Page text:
texas ranger One riot one ranger

    Thanks, Rick I was thinking that I could get away without one I think all the companys are trying to get me to over build so that I wouldn't have to worry about it. But as Doug put it, The next step is top shelf also top shelf money.
    I was thinking of going with a 9.5 billet converter shouldn't be much difference from the 10 inch just more efficient. My car is 3450
    with me in it. will be knocking of another 150 to 200 lbs shortly.
    Doug thanks for your input with your car you need that steel stator. I was looking back over some of my Torque tech, torque sheet articles I will be at the level you were some ten plus years ago.
    If I'm lucky.
  8. Buicks4Speed

    Buicks4Speed Advanced Member

    Maybe Later?

    I can't see any down sides to a steel stator other than cost. But stall can be adjusted by a stator change and if you spend alot before you know the "perfect" set point on your converter I'm sure an aluminum stator is cheeper to change and you can go to a steel stator later. Talk it over with who ever you decide to have to build your converter and see what they have to say.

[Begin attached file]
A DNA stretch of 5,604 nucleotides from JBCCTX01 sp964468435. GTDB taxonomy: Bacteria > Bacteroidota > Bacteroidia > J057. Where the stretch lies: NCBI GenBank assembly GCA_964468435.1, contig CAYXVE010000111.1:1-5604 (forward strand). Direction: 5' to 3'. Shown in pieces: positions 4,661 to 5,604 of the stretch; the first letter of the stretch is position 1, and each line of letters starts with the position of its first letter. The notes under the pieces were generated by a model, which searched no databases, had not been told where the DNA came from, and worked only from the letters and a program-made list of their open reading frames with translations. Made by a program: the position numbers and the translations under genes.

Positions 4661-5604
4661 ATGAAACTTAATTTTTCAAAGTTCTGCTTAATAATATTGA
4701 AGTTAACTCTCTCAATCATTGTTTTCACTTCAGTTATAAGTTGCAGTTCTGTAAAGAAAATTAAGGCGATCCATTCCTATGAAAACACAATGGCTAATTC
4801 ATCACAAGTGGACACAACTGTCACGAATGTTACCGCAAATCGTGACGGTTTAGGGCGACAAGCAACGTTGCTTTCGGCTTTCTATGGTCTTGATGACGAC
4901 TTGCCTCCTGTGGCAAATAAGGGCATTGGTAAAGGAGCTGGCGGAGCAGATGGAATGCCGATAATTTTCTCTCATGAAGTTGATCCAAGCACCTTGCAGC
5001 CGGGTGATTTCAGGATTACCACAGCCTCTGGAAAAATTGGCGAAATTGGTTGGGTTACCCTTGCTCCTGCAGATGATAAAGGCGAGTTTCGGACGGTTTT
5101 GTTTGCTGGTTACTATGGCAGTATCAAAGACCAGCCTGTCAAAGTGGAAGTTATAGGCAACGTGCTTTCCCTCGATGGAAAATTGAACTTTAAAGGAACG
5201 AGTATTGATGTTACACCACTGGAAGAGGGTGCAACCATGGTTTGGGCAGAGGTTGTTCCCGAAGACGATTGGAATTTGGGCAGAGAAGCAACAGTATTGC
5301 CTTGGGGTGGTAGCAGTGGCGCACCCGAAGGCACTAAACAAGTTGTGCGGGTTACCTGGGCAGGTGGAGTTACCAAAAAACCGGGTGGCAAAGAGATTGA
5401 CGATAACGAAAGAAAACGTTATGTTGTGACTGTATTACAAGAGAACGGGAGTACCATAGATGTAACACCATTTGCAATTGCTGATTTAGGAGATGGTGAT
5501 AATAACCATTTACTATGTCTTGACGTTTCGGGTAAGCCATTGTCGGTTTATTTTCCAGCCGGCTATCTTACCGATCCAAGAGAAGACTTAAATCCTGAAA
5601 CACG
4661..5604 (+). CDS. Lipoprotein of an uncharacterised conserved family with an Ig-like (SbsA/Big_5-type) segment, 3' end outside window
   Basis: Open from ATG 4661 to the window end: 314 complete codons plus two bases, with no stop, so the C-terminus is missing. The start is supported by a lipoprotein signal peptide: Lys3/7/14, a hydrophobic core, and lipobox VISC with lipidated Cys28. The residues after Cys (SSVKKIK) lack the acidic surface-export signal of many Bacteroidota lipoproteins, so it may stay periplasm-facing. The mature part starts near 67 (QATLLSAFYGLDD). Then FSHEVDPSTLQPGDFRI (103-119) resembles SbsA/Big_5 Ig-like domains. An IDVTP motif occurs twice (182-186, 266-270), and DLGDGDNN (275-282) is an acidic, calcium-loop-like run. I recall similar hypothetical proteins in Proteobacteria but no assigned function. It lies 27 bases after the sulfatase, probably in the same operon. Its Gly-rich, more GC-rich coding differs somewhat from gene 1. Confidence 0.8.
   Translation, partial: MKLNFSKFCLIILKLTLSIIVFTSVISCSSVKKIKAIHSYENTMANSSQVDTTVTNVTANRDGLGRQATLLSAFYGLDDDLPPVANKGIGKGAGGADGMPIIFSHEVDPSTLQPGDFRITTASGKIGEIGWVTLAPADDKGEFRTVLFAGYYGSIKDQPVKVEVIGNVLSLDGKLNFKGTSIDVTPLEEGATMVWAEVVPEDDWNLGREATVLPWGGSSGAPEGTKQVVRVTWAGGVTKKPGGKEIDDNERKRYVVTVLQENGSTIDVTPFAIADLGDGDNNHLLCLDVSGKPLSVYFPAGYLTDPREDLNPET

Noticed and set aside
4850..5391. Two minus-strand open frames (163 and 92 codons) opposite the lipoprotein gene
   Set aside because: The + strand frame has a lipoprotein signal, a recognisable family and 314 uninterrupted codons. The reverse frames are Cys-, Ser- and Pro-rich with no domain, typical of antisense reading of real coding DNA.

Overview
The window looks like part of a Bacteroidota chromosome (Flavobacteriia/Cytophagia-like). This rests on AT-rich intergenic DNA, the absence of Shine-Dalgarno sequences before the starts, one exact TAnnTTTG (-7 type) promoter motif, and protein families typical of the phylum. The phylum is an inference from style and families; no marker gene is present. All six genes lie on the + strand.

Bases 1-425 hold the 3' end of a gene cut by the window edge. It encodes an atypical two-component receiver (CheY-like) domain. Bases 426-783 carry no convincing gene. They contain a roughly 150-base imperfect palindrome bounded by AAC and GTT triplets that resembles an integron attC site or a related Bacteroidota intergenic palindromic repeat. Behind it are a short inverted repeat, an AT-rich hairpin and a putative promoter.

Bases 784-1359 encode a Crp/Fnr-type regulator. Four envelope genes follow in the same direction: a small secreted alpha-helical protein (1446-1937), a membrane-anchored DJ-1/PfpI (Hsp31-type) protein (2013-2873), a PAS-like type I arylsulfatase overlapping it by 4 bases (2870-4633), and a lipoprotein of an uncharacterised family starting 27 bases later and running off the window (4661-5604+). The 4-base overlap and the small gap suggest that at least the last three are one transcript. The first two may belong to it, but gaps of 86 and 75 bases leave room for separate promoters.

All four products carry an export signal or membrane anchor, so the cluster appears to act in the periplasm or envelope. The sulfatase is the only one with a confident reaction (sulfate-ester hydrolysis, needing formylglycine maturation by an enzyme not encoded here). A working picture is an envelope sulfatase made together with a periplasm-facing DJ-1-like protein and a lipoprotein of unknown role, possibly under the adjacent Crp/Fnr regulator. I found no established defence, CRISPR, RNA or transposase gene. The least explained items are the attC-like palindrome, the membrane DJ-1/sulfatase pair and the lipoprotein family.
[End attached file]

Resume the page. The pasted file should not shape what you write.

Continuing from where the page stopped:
9. texas ranger

    texas ranger One riot one ranger

    Thanks Rick never looked at it from that angle. makes a lot of since.
  10. Buicks4Speed

    Buicks4Speed Advanced Member

    Ok, It's someone else turn to do a little trial and error. I can't be the only one spraying a fast Buick around here?
    I can't believe I'm the fastest 10.5 tire nitrous'd Buick around???:Brow: If I'm not, this is a forum and your suppose to post that stuff....Its too expensive to learn all this stuff by myself. It would be different if we were all running in a Buick Race class against each other then I would have to put out a bunch of B.S. to slow you guys down. :laugh: